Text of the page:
Alice Vachss: It is disturbing how close a correlation there seems to be between Kobe Bryant's point average for a game and the degree of passion expressed about his innocence. If I were to name any one profession that has fostered rape tolerance, it would be coaches—from Little League up through pro sports. There are some great coaches and trainers—Teddy Atlas is one of my heroes—but we tend to reward only winning in our coaches, and their job performance reflects that pressure.

Rockville, Md.: Sometimes I feel prosecutors are using the justice system to represent alleged (and usually authentic) victims, rather than "the people." Some rape prosecutions are just one example. The Moussaoui and sniper trials where much of the plans seem to be more oriented towards putting on a show rather than getting at the truth. I think these guys are guilty, but I feel bad for the jurors who will have their time wasted with this malarky, the people whose lives will be disrupted by the security in that area, and the taxpayers who foot the bill.

Can we please limit our justice system to pursuit of truth and punishment of the guilty?

Alice Vachss: I think anytime any of the lawyers in a case—prosecutor or defense attorney or judge—is playing to the media, then it compromises the justice process. I'm not sure I know how to stop that. Some states that originally allowed cameras in the courtroom no longer do. But that's hardly a sufficient solution.

Gotha, Fla.: I have read your book and everything that your husband has written. My question is how can justice be served when the defense has all the advantages? They have money prior conduct is thrown into the mix through the media etc. I am a male and I understand that no is no and always will be no. I wish Wolfe was prosecuting this case.

Thank you.

Alice Vachss: If I could make just one change, it would be that we elected our District Attorneys based on job performance. For those of you who might not understand this reference, Wolfe was a sex crimes prosecutor and chief of a special victims bureau before she was fired for doing her job. If you want to know how she would handle this case, or truly gain insight into these kinds of crimes, I don't know of any better source than the words written by my husband, Andrew Vachss.

Heidelberg, Germany: Mrs. Vachss, thank You for your work.

Those people who threaten the complainant and others, their violent behavior proves that they are not about justice. They are not just engaged with a person they regard as innocent. That would be a contradiction. Maybe they don't think at all, that Bryant is innocent... I think this behavior has like a coin two sides: Some people admire power, the strength of a winner. They feel, for him everything should be allowed, he can take what he wants. Maybe they identify with him, want to be like him. The other side of the same coin is lack of empathy, despising the injured, the "weak," the readiness to blame the victim. I fear, that is a widespread and very dangerous behaviour, that occurs even in everyday's situations and has to be fight against by taking up a position for the victim!. Thomas, Heidelberg, Germany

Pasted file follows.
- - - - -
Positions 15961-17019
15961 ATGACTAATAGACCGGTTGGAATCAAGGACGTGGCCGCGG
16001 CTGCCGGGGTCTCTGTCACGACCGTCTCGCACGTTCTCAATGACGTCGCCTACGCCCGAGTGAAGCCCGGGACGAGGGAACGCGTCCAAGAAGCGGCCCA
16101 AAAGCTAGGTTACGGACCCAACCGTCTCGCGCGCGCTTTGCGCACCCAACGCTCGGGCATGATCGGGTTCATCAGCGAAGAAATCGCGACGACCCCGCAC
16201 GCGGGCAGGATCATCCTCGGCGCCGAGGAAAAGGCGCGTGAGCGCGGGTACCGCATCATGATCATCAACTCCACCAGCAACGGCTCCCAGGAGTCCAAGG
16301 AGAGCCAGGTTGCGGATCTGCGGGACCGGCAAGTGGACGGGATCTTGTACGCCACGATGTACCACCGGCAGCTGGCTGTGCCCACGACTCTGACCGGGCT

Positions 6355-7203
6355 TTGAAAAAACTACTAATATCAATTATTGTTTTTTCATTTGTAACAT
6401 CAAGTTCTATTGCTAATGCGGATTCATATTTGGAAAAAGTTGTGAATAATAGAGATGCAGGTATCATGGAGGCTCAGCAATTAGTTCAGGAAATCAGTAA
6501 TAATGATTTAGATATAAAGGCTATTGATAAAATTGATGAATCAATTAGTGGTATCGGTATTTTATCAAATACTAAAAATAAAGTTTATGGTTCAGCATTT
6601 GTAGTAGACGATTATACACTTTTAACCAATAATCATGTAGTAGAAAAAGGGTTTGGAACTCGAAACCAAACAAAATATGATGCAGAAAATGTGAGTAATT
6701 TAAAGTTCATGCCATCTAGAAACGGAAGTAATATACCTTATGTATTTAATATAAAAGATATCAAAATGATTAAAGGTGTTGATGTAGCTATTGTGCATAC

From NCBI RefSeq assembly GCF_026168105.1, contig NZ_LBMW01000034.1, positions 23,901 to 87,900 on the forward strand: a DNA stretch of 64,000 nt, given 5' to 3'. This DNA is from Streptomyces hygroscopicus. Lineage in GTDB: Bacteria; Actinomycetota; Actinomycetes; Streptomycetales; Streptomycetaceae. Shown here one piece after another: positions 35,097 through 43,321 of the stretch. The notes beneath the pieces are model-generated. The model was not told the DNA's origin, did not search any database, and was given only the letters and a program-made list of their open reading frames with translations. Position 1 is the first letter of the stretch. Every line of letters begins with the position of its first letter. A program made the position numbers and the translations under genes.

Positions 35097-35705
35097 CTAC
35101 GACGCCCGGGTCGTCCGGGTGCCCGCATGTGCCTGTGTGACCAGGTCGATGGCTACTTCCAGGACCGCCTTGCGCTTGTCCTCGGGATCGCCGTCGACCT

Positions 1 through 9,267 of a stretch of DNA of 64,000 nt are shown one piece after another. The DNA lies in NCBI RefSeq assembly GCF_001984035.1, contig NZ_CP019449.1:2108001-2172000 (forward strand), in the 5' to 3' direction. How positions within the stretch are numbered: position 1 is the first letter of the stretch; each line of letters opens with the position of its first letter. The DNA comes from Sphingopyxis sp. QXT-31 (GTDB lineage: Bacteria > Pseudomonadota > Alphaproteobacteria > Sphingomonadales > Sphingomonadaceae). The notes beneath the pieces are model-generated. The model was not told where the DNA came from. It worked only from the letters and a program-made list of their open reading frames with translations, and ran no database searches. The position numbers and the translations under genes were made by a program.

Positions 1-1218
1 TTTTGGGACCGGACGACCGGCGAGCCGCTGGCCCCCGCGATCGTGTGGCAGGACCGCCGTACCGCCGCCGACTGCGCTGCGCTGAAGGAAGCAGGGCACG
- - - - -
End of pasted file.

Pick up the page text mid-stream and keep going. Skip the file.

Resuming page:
Alice Vachss: Your words are much more beautiful than anything I could say in reply.

Arlington, Va.: So you really deep down believe this woman was raped and that she isn't doing it for some sick form of publicity she so obviously craves (according to people who actually know her)?

Alice Vachss: I think your having completely missed the point of what I said is emblematic. I also think it is very dangerous to decide your facts on what you've heard about what "people who actually know" have said. If someone claimed to be Kobe Bryant's best friend and claimed to have overheard him confessing, and you heard about it fifth hand, would you be prepared to say he's guilty?

Endwell, N.Y.: Excellent article, thank you for injecting some sorely needed reason and truth into this situation.

In your experience as a prosecutor did you ever encounter the same level of vitriol directed at either yourself or the victim that seems so prevalent in this case?

Thank you.

Alice Vachss: Thank you. On a smaller scale, I've certainly seen intense vitriol directed at victims and prosecutors. I was still shocked though by some of the shameful conduct and commentary that have gone on in this case. I don't remember ever seeing this much pure hate so openly expressed by so many people against one rape complainant.